Category: Taxes

Foundation Vice President Benita Dodd recently recorded three segments of “This Week in Blairsville” with WJRB radio host Patrick Malone.  Benita and Patrick discussed Georgia Public Policy Foundation priorities that include limiting government, helping taxpayers keep their dollars and encouraging individual responsibility.  “We believe that government has grown entirely too large,” Dodd said. Each program was recorded in two segments. First program: environment and transportation. Segment One Segment Two Second program: education and criminal justice reform. Segment One Segment Two Third program: taxation and government spending. Segment One Segment Two View Article

Taxes Do Matter to Migration

By Jonathan Williams, Will Freeland and Ben Wilterdink The Center for Budget and Policy Priorities (CBPP) recently released a new study that purports to show that state taxes have a negligible effect on the decisions of Americans to migrate from one state to another. The study criticizes research done by Dr. Arthur Laffer, Stephen Moore and Jonathan Williams in the yearly publication, “Rich States, Poor States,” and other publications that arrive at the conclusion that states should seek to adopt competitive tax and fiscal policies as a way of promoting economic growth.   The author of the CBPP report fundamentally misinterprets what the data really means and/or grossly misrepresents the actual position taken by advocates of lower state taxes. For the… View Article
By Jeffrey Dorfman Thanks to Thomas Piketty and his book, Capital in the Twenty-First Century, the topic of the day in political discussions is income inequality. What is most fascinating about this discussion is how many of the facts and commonly accepted wisdoms employed to support the arguments in this debate are wrong. This column will point out some of the main ones, so that at least we can have a debate based on a common set of (hopefully correct) facts. As a quick summary, here are the actual facts: spendable income inequality is not increasing, increased capital is not bad for labor, wealth is not a zero sum game, and high income taxes do not necessarily lead to a… View Article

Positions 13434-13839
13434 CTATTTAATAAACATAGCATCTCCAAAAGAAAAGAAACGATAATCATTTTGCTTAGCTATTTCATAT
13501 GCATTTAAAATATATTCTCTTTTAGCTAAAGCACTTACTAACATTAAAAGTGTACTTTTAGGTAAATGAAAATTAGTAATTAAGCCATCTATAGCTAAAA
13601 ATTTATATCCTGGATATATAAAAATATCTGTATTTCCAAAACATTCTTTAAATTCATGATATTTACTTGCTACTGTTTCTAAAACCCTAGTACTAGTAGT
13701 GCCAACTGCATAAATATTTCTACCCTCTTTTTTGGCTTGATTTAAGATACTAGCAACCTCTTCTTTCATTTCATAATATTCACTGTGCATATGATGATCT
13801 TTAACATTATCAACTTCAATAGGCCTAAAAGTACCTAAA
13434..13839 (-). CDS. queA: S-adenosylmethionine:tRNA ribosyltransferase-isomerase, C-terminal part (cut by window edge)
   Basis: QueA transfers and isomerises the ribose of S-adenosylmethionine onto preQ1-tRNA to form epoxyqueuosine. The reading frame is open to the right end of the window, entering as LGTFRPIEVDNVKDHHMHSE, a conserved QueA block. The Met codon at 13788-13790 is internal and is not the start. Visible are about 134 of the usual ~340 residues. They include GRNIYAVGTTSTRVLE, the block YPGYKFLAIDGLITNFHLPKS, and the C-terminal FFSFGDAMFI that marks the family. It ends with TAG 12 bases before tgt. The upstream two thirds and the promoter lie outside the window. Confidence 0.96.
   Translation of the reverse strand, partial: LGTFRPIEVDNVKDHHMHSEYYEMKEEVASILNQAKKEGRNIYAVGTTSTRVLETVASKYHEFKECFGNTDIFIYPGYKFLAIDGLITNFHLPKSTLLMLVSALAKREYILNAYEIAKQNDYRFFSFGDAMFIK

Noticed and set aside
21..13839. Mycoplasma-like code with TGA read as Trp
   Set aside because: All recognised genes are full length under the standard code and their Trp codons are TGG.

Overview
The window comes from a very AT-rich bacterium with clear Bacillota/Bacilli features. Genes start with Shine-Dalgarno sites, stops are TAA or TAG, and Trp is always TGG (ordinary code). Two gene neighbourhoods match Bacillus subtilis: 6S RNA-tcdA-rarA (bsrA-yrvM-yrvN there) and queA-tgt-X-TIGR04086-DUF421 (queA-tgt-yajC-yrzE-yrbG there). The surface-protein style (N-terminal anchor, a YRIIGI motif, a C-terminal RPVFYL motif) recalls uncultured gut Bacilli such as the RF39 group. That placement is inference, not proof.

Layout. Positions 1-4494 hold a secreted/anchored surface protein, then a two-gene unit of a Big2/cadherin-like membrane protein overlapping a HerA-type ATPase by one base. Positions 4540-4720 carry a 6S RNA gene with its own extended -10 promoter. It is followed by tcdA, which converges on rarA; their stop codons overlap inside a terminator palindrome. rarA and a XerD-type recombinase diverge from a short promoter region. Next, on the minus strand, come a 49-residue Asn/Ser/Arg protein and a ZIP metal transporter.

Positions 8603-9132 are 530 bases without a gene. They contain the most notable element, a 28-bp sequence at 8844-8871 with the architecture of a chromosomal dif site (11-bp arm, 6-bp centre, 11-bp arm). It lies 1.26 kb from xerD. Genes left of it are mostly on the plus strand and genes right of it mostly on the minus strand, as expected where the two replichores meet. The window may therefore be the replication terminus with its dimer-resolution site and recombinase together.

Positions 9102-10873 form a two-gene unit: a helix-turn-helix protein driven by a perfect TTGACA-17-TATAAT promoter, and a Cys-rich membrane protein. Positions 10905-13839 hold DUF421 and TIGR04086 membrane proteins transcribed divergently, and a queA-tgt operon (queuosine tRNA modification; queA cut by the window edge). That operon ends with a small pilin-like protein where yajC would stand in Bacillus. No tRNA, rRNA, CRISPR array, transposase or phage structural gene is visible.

By Mike Klein Georgia’s rainy day fund – Revenue Shortfall Reserve in government speak – could approach the $1 billion mark this year – a long way back from where the account found itself during recession when rainy day funds paid real bills and nearly exhausted the state’s operating surplus.  The high water mark was $1.544 billion in Fiscal 2007. Georgia’s reserve account took a shocking almost $1 billion hit from Fiscal 2007 – 2008 which coincided with the second recession of the decade.  Most economists generally place the second recession as early 2008 through mid-2009 and the federal government maintains the economy has been in an upturn for almost five years, albeit a slow upturn. Governor Sonny Perdue’s administration… View Article

Tax Policy Trails the Campaign Trail

By Benita M. Dodd With the April 15 tax filing deadline imminent, the Tax Foundation sent out its perennial reminder of Tax Freedom Day, the day Americans have collectively paid off their federal, state and local taxes and can begin to work for themselves.  Unfortunately for Georgians, Tax Freedom Day comes three days later than it was last year: April 12. Georgia is also well behind the first in line and lags all its neighbors but North Carolina: In Louisiana, it’s March 30. It’s no surprise that taxes scarcely raised their Hydra head in the 2013-2014 Georgia legislative session that ended March 20. As with so many other potential controversies, legislators kept tax policy below the radar as they raced… View Article